Since the start of the Covid-19 pandemic, there has been an improved focus on mental health in the workplace, with approximately 84% of businesses increasing their focus on looking after employees’ mental health and 83% of businesses providing more tailored support to address individuals’ needs and concerns.
With the rise of hybrid and home working since the pandemic started, there has been more emphasis placed on ensuring employees don’t feel isolated.
Home working has been shown to be a cause of loneliness. According to Microsoft’s New Future of Work Report, there has been mixed results regarding the effects on mental health. Some remote workers have reported higher degrees of positive emotions and lower degrees of negative emotions. However other research has shown that working from home can cause an increase in other negative emotions such as guilt and irritability which often causes employees to end up overcompensating at work and causing emotional exhaustion.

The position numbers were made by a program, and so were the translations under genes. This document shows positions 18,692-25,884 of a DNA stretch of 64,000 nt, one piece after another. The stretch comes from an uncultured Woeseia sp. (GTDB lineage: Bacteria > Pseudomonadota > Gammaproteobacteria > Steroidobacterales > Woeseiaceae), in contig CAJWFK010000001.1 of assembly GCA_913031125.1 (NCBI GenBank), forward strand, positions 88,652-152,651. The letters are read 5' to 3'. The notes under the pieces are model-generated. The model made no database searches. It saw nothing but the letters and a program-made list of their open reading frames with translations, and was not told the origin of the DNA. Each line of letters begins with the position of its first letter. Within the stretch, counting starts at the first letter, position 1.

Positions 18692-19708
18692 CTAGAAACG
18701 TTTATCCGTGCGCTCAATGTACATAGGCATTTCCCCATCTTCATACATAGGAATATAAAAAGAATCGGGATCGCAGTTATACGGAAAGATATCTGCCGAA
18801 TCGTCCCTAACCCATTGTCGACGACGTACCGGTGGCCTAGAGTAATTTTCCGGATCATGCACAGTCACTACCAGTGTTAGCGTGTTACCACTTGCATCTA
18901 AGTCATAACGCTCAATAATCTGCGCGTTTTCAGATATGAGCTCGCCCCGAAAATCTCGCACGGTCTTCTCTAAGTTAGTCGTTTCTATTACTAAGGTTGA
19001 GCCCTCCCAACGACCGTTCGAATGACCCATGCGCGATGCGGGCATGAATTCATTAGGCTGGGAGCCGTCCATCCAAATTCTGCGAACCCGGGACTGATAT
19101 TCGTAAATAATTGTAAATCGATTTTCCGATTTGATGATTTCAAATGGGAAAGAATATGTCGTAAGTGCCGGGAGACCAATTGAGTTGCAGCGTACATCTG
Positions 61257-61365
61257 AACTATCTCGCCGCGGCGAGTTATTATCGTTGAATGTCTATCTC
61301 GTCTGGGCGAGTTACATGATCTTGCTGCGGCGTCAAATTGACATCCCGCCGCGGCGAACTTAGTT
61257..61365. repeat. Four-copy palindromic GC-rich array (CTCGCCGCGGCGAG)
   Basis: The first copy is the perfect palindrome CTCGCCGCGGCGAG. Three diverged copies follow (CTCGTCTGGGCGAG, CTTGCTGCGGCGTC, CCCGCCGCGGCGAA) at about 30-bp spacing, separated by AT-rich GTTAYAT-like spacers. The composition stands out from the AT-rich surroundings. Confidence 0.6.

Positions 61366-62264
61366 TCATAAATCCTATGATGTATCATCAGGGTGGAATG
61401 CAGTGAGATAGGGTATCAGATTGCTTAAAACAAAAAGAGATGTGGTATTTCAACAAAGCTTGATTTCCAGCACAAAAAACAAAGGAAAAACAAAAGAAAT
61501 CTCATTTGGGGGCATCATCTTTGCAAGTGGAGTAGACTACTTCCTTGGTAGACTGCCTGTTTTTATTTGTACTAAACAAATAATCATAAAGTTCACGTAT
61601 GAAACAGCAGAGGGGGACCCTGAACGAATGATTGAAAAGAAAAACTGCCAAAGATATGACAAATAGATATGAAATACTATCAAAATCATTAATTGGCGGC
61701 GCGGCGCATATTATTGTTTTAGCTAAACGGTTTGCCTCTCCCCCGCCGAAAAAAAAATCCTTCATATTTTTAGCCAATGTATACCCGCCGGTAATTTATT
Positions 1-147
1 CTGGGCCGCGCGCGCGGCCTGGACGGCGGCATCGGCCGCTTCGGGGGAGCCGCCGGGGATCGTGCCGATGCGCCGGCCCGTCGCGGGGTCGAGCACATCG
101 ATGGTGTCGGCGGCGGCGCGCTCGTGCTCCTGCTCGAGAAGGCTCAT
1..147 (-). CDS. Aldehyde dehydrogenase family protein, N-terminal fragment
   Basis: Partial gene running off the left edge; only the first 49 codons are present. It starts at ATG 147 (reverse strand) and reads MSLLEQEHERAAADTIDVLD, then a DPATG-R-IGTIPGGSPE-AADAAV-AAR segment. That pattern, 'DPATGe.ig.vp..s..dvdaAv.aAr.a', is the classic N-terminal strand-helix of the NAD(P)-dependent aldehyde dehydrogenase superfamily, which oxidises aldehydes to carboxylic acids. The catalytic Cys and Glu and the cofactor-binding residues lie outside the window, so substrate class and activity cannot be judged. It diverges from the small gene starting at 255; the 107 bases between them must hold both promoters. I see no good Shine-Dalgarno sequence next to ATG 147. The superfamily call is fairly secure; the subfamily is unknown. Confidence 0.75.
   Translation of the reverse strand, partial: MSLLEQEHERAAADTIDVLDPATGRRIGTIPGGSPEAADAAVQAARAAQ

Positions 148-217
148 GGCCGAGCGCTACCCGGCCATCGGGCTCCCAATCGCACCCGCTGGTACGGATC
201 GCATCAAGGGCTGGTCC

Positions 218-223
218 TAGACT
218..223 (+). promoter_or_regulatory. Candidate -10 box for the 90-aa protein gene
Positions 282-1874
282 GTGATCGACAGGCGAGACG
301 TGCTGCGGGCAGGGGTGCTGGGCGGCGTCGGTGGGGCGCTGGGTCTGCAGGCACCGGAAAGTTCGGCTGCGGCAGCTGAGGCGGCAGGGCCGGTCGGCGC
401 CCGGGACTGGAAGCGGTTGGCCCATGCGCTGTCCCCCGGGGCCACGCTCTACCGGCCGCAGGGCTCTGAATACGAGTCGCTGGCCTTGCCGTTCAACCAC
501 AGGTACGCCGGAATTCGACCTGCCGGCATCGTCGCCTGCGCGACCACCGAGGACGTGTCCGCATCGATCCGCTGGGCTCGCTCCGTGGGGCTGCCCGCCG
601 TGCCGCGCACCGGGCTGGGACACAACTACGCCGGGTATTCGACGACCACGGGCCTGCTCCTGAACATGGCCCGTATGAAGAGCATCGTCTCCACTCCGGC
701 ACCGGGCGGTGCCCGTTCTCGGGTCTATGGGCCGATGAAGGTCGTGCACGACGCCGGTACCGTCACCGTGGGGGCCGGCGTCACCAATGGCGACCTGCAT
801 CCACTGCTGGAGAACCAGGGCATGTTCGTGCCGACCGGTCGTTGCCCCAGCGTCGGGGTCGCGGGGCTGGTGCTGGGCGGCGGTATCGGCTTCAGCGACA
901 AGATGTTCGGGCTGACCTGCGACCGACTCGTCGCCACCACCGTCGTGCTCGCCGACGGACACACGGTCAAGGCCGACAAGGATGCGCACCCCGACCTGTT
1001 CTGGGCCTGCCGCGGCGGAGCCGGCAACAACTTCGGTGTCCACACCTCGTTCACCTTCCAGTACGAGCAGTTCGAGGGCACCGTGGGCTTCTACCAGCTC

Providing employees with organisational support allows them to feel less isolated, which has also been shown to improve job satisfaction levels.
According to BBC News, 81% of under-35s feared loneliness from long-term home working, however, it’s important to remember that individuals feel and react differently to different circumstances.
To minimise that issue, employees should be provided with appropriate support. An organisation’s approach to mental well-being should look at people as individuals with varying needs and may require tailored support, as opposed to expecting everyone to be affected in the same way.
For others, hybrid working has improved their mental health by reducing stress levels, proving a healthier routine, improving time management and eradicating commuting time – which is proving people with more spare time to spend on hobbies outside of the workplace.